Chris Algieri's School Of Thought: If It Can't Be Benavidez, Then Munguia Is The Best Opponent For Canelo

Before assessing Saul “Canelo” Alvarez-Jaime Munguia, it’s important to recognise that David Benavidez is the fighter who most deserved the opportunity Munguia has been presented with.

That’s one of the fights the world most deserves – so much so it’d be a shame if it doesn’t materialise in the near future.

But as an alternative to that, Canelo-Munguia is a fight I really like. It can be expected to be fun – Munguia’s entire career has been building towards it. He’s also continuing to improve, as he showed in January against John Ryder. He’s young; he throws lots of punches; his progress under Freddie Roach has also been encouraging, not least because Roach is an attack-minded coach, which complements Munguia’s aggressive instincts. Munguia’s right hand, particularly, showed improvement against Ryder, which is something we’ve previously seen with Roach and Manny Pacquiao.

Canelo has never had a high punch output, but his work-rate is subtly decreasing. At 33 he’s picking his moments more, and resting more – which isn’t uncommon among ageing fighters. That, combined with Munguia’s aggression, makes theirs an appealing match-up.

Canelo fought and struggled to stop Ryder a little over six months before Munguia actually did stop him, but there’s no reason that should be seen as significant. Canelo looked fantastic for the first half of that fight but doesn’t have the engine he did when he was younger, and Ryder gave it everything that night and left the best of himself in the ring, making him a kinder opponent for Munguia, particularly after the payday he earned against Canelo.

Canelo was still with Golden Boy Promotions when the they first started promoting Munguia, and even back then it looked like they could be on course for a fight in future. This looks the dream fight for the younger fighter and his team.

If it doesn’t seem personal between the two fighters, it does seem personal between Canelo and Golden Boy – or, more specifically, Oscar De La Hoya. Sometimes De La Hoya forgets he’s a promoter and returns to being a competitor – once a fighter, always a fighter – and it often looks like it troubles him to see Canelo having the success he once had. The tension between them is one of the narratives that intrigues.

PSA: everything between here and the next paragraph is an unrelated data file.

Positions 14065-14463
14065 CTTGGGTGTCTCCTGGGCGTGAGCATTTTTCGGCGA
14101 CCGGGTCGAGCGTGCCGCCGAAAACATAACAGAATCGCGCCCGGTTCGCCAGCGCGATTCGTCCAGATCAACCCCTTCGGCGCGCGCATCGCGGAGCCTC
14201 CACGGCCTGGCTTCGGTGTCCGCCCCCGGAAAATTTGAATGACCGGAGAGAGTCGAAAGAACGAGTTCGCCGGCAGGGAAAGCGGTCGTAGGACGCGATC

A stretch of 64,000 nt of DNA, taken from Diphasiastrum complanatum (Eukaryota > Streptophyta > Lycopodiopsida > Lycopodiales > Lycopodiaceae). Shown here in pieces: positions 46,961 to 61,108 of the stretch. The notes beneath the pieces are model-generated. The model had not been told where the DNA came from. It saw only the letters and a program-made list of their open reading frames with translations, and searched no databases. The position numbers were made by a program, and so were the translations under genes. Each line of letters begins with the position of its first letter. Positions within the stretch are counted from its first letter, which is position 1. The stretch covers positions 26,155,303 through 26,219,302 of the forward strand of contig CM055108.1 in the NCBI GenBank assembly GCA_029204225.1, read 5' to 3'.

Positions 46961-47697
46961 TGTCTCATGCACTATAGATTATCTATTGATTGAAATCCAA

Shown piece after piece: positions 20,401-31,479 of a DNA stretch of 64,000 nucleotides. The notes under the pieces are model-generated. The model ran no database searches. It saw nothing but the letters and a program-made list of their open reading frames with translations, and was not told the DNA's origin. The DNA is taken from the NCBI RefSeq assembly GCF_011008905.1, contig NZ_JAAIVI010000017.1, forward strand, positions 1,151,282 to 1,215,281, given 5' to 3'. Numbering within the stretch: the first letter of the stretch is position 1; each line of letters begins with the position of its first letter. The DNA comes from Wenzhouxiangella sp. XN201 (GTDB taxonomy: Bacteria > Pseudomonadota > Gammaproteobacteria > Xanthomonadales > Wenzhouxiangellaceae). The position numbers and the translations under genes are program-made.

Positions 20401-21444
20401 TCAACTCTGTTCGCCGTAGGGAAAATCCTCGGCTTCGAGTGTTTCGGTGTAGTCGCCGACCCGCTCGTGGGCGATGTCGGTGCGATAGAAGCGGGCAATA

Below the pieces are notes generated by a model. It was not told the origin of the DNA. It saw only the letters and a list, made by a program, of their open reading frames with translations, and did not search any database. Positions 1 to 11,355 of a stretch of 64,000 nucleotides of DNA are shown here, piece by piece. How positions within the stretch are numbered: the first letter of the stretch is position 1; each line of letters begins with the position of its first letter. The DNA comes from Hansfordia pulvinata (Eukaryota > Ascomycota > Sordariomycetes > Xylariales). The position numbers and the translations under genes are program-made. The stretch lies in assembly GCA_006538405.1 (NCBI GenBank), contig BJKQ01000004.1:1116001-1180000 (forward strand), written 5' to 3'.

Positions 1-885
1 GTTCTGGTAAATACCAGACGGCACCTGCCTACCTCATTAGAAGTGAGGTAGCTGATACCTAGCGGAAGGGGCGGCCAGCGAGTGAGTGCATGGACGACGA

There was a lot of speculation about Canelo leaving Premier Boxing Champions, but it doesn’t surprise me that he’s fighting under them for this fight. It wouldn’t have made any sense in the context of the ambitions of PBC, Al Haymon and Amazon Prime to lose him – it was probably promoting Canelo that helped them get the agreement they have with Amazon in the first place. 

If, as I expect, Canelo beats Munguia on May 4, I expect him to fight and beat Edgar Berlanga in September, and again get handsomely paid. I hope he’ll then close out his career like a true Mexican warrior in the biggest-money fight available to him – against Benavidez. But I’m struggling to be optimistic that he will. 

Terence Crawford was the fourth opponent he was regularly linked with. Crawford is the best fighter in the world today, but I don’t think any true followers of boxing wanted to see them fight. It may have been a commercial success, but, like Canelo recognises, the size difference between them means he’s supposed to beat Crawford, and if he loses it tarnishes his legacy. Weight classes exist for a reason, and ought to be respected. 

We’re entering a crucial period for Golden Boy. Munguia is one of their greatest assets. Ryan Garcia is even more valuable, and two weeks earlier will fight Devin Haney. 

Both are expected to lose, which makes the wider picture risky for Golden Boy. But if one of them were to win, it would be massive for them. 

It regardless is early enough in Munguia’s career that he can recover from defeat and become a money-maker in the future – particularly through working under Roach, which in America has enhanced his star power. 

If Haney-Garcia happens when it’s scheduled to, and Garcia loses, he will continue to be a draw. He’s been a draw without being a world champion – including with casual followers of boxing  and will continue to attract a wide audience.

But it’s difficult to see that fight happening. It’s not that I don’t believe Garcia wants the fight – I do – but his behaviour makes me concerned for his wellbeing. I hope those around him are aware of his mental state – I don’t believe he’s simply selling the fight – because so close to their scheduled fight night he seems beyond distracted and lacking in focus. Aside from the fight lacking competitiveness and entertainment value, an ill-prepared Garcia going into a fight at this level can be very dangerous. His health is far more of a concern, and should be far more of a priority, than the status of his next fight.